Bankruptcy Judge Prevents Debtor from Discharging Debts Due to Repeated Filings

by San Antonio Attorney

A debtor can file for Chapter 13 bankruptcy many times, but a court has the authority to deny a debt discharge in future bankruptcy filings.

U.S. Bankruptcy Court Judge Robert E. Nugent decided on Dec. 9 that even though it is an extreme remedy, preventing a discharge in a potential case was suitable in the case at this point.  For the past 14 years, the debtor has filed 5 bankruptcy cases and had inappropriately received and spent a $25,000 settlement to the disadvantage of her creditors and bankruptcy estate, the court held.

Since 2002, Vickie Rios had declared bankruptcy five times both under Chapter 7, which is an asset liquidation proceeding, and Chapter 13, which allows debtors with regular stream of income to get debt reprieve while keeping their assets.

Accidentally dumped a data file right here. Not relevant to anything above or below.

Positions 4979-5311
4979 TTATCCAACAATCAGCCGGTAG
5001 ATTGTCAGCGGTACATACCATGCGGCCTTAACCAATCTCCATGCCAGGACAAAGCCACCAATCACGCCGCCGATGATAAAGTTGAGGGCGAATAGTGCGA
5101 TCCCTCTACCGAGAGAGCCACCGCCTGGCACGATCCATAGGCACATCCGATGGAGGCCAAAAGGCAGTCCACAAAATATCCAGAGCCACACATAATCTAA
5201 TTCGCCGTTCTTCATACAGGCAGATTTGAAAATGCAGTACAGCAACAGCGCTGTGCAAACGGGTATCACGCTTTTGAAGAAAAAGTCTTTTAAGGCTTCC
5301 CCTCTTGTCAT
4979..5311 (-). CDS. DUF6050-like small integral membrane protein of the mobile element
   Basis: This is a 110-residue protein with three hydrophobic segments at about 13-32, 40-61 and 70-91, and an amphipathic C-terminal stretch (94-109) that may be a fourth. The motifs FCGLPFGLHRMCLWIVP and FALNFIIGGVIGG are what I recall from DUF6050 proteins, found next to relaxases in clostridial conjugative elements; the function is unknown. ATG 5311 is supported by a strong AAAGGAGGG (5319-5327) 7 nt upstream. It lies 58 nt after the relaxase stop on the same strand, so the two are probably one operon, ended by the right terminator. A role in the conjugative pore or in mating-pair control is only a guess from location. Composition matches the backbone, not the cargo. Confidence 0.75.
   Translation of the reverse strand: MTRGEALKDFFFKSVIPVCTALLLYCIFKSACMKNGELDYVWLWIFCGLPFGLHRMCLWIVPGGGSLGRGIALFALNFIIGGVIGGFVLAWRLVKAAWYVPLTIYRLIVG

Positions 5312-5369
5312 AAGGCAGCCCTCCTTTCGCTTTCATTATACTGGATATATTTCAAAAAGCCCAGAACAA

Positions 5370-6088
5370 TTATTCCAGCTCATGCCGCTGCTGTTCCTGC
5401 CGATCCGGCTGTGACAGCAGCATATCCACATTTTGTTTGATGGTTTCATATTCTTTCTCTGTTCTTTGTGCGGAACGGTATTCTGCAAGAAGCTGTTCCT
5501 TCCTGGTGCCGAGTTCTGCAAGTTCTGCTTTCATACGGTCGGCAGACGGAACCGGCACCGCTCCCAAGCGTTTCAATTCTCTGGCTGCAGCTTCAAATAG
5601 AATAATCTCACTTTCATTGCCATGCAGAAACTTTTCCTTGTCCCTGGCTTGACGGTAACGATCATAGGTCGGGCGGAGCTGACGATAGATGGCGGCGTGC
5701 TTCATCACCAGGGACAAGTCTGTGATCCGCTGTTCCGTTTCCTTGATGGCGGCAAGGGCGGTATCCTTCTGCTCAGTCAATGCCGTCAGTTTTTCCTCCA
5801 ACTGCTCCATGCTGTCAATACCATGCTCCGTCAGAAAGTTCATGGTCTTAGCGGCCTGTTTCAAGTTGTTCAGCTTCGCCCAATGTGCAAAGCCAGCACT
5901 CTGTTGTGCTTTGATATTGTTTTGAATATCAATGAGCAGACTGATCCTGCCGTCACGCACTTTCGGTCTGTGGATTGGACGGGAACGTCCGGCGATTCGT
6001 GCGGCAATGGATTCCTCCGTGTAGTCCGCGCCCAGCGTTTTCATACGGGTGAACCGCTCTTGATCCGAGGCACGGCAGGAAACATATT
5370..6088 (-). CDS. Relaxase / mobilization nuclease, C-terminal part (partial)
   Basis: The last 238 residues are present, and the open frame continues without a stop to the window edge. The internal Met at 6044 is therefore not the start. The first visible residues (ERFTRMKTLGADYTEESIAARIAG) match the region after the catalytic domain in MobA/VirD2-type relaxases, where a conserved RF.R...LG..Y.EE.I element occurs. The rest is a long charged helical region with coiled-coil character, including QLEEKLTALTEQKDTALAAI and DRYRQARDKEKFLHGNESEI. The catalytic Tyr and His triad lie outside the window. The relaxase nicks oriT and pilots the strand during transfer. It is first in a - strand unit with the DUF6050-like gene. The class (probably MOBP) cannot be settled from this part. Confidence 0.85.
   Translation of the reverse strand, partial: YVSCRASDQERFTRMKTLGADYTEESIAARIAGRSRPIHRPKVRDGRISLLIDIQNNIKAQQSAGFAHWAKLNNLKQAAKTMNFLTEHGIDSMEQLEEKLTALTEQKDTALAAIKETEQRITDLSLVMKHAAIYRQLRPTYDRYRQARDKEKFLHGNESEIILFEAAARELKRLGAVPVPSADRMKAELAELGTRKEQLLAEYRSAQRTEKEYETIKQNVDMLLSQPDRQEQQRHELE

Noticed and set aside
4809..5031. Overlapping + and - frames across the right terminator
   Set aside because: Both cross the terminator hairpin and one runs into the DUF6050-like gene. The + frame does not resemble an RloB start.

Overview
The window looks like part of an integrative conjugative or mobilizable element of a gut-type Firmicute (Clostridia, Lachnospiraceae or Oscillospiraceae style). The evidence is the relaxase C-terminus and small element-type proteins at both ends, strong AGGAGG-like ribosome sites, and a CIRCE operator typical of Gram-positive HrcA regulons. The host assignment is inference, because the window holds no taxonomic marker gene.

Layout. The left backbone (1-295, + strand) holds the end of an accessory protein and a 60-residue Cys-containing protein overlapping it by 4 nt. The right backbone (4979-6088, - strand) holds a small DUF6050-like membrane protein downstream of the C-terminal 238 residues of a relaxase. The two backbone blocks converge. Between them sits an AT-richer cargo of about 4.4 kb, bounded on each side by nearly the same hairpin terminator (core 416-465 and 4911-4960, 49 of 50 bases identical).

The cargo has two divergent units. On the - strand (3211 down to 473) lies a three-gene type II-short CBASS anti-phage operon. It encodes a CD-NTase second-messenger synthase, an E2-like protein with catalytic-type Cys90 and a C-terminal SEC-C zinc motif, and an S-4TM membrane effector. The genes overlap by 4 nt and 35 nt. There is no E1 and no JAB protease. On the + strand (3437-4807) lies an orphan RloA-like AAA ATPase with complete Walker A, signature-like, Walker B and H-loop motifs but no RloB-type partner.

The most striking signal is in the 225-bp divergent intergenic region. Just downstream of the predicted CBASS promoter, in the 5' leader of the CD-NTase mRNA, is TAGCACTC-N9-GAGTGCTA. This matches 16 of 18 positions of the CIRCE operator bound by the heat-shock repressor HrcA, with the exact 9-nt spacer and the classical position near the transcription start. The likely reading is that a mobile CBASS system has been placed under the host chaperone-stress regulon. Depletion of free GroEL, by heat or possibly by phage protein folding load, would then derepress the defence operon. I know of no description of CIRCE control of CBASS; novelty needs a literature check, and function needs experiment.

Rios last bankruptcy filing was Chapter 13 in 2013.  While the July 2013 court order disallowed her from disposing any of her assets without the consent of the court, the debtor sought, received, and used up a settlement worth $25,000 from her previous employer without informing the court.

After an objection was filed by the bankruptcy trustee, the debtor tried to dismiss her own bankruptcy case.  The court said Rios intended to file for Chapter 13, and if she received another discharge it would have been her fourth

Time restrictions on when an individual can receive another debt discharge depend on whether he or she formerly received a discharge under Chapter 7 or Chapter 13 as well as the bankruptcy type that will be filed.  Find out if you are eligible for a discharge by consulting a Bankruptcy Lawyer San Antonio.

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